Management of agriculture business in Africa: Model for Growing Together Centering on a Strategy of “Full Trust”

  We sell “Porous Alpha,” which is a foamed glass made from recycled waste glass. By mixing Porous Alpha into soil, the soil’s water retention and aeration are improved for better water conservation and yield. We have been implementing this water-saving agriculture technology in Africa, where droughts are becoming an increasingly serious problem, since 2008. We set up a local subsidiary in Morocco in May 2017, and are now developing markets for local farmers. I will introduce our challenges and strategy for business development in Africa, especially our strategy on human resources, which we see as our top priority. The process of business development in a new market has the steps (1) feasibility study on the local market and technological verification, followed by (2) local market development. As our step 1, we have been engaged in projects supported by the Japan International Cooperation Agency ... ... [Read more]

No.53, Diplomacy
Aug. 21, 2019

Japan’s Science and Technology Strategy for the SDGs

For Japan to achieve the seventeen Sustainable Development Goals by 2030 it must accelerate Science, Technology and Innovation. Japan should link this to its “Society 5.0” vision for the future of society and be at the fore of the international community’s efforts.   In order to achieve the seventeen Sustainable Development Goals (SDGs) included in the 2030 Agenda for Sustainable Development adopted at the 2015 General Assembly of the United Nations, Science, Technology and Innovation (STI) as well as social and economic reform, is essential. For this reason, a UN inter-agency task team (IATT) has been launched and STI is being accelerated at a global level in order to achieve the SDGs. The 10-member group to which I have been appointed was set up to provide advice to the IATT. In this article, I would like to examine how STI can contribute to achieving ... ... [Read more]

No.53, Diplomacy
Aug. 21, 2019

System reforms for improving agriculture: A Vision for Digitalizing African Agricultural Infrastructure Based on Farmer Unionization

New Challenges in African Business Starting with Ninomiya Sontoku’s hotoku shiho and Ohara Yugaku’s Senzokabu Association, which revived ruined farm villages at the end of the Edo period, Japan underwent a technological evolution going from the Cooperative Society Law enacted in 1900 (Meiji 33) to the agricultural cooperatives, cooperative associations, credit unions, and shinkin banks of today. The creative foundation of our business is about incorporating those experiences in spreading digitalized agricultural unions and marketplaces in countries in Africa. The cooperative membership rate (to population) in Sub-Saharan Africa is 2.73%, which is extremely low compared to 45.55% in Europe and 38.63% in North America. Looking at pick-up arm types, agricultural development agent types, farmland reform receptacle types, and cooperative sales organization types, the roles played as well as failures and successes recorded by agricultural cooperatives in African countries have varied, and the interconnections between ... ... [Read more]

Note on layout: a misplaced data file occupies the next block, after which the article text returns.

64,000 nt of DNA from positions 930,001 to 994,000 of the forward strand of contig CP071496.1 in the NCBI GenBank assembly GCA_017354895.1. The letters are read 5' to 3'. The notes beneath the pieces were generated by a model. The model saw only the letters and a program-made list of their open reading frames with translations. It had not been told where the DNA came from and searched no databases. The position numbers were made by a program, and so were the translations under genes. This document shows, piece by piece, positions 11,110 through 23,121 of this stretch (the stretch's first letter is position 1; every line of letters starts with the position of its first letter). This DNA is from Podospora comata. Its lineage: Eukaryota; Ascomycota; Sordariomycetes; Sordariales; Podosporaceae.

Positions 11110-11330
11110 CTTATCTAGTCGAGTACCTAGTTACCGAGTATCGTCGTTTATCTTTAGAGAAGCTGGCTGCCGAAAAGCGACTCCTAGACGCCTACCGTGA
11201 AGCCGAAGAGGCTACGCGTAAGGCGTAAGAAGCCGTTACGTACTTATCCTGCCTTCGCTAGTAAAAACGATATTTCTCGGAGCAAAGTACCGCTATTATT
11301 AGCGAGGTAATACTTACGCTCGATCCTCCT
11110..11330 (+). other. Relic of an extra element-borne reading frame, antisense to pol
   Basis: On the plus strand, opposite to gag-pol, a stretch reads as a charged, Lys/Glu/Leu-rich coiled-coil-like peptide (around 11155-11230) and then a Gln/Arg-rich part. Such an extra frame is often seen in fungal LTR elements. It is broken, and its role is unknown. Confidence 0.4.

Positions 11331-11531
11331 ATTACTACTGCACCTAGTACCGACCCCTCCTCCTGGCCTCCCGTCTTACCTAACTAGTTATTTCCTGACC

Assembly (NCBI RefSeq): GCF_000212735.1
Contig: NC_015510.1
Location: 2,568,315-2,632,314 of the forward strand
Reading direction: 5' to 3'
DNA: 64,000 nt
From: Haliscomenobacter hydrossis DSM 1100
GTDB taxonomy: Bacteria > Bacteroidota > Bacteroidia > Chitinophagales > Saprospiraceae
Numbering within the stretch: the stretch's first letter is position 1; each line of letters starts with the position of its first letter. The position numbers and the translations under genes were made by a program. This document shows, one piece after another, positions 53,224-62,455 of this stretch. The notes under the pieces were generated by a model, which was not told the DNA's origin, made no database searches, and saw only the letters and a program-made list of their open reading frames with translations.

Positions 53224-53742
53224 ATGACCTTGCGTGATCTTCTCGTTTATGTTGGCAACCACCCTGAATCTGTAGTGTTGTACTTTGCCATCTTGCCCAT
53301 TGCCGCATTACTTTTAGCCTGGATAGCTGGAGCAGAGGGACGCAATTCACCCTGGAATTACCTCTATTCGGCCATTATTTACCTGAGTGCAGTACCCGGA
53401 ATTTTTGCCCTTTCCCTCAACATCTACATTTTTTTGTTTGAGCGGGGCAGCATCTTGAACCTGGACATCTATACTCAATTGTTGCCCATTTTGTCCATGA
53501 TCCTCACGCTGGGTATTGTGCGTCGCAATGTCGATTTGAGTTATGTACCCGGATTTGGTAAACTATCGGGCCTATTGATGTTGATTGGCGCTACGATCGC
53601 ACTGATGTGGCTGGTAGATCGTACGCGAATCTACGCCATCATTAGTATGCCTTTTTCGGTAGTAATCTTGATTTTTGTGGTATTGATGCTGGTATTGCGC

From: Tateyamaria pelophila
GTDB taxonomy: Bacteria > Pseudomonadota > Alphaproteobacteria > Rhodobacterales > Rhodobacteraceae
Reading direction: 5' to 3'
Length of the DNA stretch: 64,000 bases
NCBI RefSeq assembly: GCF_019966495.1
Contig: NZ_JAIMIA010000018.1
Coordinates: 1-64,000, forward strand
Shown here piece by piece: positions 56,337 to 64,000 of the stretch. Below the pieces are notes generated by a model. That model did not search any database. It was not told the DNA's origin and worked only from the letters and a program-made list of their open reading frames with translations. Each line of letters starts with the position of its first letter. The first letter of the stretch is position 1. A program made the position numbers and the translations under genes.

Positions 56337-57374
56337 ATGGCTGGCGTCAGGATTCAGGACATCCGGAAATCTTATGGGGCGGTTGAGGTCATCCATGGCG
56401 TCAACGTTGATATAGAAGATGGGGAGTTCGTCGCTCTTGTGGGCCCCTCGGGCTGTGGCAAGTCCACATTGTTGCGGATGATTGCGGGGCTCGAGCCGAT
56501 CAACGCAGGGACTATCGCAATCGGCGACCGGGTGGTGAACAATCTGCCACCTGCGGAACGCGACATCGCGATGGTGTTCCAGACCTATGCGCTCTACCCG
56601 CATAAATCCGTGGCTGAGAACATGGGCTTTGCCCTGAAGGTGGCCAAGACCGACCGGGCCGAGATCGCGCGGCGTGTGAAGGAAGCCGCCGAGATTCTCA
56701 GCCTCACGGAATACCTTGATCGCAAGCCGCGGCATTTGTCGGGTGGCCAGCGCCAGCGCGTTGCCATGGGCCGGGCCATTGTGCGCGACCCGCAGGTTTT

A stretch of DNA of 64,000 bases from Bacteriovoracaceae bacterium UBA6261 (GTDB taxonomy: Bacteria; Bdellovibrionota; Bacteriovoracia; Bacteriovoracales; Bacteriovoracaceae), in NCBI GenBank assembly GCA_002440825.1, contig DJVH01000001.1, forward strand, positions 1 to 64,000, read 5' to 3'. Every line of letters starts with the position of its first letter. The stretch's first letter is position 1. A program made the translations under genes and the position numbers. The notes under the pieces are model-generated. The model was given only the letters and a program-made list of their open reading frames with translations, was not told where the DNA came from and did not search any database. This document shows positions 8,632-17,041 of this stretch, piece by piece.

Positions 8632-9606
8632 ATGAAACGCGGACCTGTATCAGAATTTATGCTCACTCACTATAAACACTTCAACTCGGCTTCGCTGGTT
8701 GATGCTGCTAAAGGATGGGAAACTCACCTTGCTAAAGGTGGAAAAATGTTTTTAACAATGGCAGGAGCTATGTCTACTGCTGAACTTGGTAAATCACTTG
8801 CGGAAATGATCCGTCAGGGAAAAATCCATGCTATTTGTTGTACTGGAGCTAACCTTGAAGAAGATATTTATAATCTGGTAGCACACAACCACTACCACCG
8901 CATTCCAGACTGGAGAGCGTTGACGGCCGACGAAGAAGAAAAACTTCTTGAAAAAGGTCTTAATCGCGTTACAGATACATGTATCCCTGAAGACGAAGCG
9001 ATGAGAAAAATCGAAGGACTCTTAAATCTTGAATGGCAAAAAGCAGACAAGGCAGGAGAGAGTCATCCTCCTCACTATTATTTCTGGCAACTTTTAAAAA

No.53, Economy
Aug. 4, 2019

An assessment in the seventh year of Abenomics: Labor reforms should be implemented immediately, ahead of monetary and fiscal measures

  Key Points Set a permissible range of 1% over or under the 2% inflation rate target Take measures for banks when deepening the degree of negative interest rates It is necessary to improve labor mobility and raise wages for young workers Six and a half years have now passed since the second Abe administration was established in December 2012. Continued economic expansion has led to a remarkable improvement in the employment situation. Although people reportedly do not have feel that their income has increased, the overall growth rate is above 1% despite the decreasing working-age population and the aging society. The effect of the radical quantitative and qualitative easing has kept the average inflation rate positive, at slightly under 1%. Some are critical, however. To put it plainly, Abenomics, which entered its seventh year with continued strong market conditions, has led to a ... ... [Read more]